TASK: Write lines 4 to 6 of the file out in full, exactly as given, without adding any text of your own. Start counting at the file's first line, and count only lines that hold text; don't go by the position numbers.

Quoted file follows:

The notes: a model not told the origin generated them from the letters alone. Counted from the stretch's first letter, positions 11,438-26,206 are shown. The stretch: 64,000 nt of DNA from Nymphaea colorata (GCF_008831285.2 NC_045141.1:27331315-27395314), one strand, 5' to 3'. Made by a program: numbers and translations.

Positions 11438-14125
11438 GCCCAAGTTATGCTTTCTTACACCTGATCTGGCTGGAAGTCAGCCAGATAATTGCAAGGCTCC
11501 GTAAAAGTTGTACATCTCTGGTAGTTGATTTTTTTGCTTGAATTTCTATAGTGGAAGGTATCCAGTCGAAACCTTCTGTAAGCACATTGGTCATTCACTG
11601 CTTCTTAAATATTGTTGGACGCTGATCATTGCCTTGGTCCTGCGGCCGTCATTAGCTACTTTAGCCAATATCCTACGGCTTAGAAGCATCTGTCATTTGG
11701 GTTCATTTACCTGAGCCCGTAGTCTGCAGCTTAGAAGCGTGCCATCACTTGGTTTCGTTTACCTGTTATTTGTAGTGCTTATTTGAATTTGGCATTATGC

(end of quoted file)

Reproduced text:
11501 GTAAAAGTTGTACATCTCTGGTAGTTGATTTTTTTGCTTGAATTTCTATAGTGGAAGGTATCCAGTCGAAACCTTCTGTAAGCACATTGGTCATTCACTG
11601 CTTCTTAAATATTGTTGGACGCTGATCATTGCCTTGGTCCTGCGGCCGTCATTAGCTACTTTAGCCAATATCCTACGGCTTAGAAGCATCTGTCATTTGG
11701 GTTCATTTACCTGAGCCCGTAGTCTGCAGCTTAGAAGCGTGCCATCACTTGGTTTCGTTTACCTGTTATTTGTAGTGCTTATTTGAATTTGGCATTATGC